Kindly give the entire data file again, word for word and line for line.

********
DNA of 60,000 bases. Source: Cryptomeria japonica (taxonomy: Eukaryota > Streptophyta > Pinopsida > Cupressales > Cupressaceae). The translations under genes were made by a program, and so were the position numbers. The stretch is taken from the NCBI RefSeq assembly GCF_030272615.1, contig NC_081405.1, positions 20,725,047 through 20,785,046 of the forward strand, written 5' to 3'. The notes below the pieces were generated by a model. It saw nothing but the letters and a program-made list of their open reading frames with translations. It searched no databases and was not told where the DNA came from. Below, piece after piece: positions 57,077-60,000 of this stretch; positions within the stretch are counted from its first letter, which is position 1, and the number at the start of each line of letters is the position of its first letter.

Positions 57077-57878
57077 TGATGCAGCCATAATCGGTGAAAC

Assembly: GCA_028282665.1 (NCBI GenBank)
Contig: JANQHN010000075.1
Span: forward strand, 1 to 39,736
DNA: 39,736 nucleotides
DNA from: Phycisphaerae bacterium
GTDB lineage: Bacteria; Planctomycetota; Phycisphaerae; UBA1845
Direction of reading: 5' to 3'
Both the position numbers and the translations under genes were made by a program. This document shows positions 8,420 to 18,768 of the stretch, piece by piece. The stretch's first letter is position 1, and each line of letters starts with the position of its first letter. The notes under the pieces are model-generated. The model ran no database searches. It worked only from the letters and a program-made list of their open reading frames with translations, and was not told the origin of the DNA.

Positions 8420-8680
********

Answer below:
DNA of 60,000 bases. Source: Cryptomeria japonica (taxonomy: Eukaryota > Streptophyta > Pinopsida > Cupressales > Cupressaceae). The translations under genes were made by a program, and so were the position numbers. The stretch is taken from the NCBI RefSeq assembly GCF_030272615.1, contig NC_081405.1, positions 20,725,047 through 20,785,046 of the forward strand, written 5' to 3'. The notes below the pieces were generated by a model. It saw nothing but the letters and a program-made list of their open reading frames with translations. It searched no databases and was not told where the DNA came from. Below, piece after piece: positions 57,077-60,000 of this stretch; positions within the stretch are counted from its first letter, which is position 1, and the number at the start of each line of letters is the position of its first letter.

Positions 57077-57878
57077 TGATGCAGCCATAATCGGTGAAAC

Assembly: GCA_028282665.1 (NCBI GenBank)
Contig: JANQHN010000075.1
Span: forward strand, 1 to 39,736
DNA: 39,736 nucleotides
DNA from: Phycisphaerae bacterium
GTDB lineage: Bacteria; Planctomycetota; Phycisphaerae; UBA1845
Direction of reading: 5' to 3'
Both the position numbers and the translations under genes were made by a program. This document shows positions 8,420 to 18,768 of the stretch, piece by piece. The stretch's first letter is position 1, and each line of letters starts with the position of its first letter. The notes under the pieces are model-generated. The model ran no database searches. It worked only from the letters and a program-made list of their open reading frames with translations, and was not told the origin of the DNA.

Positions 8420-8680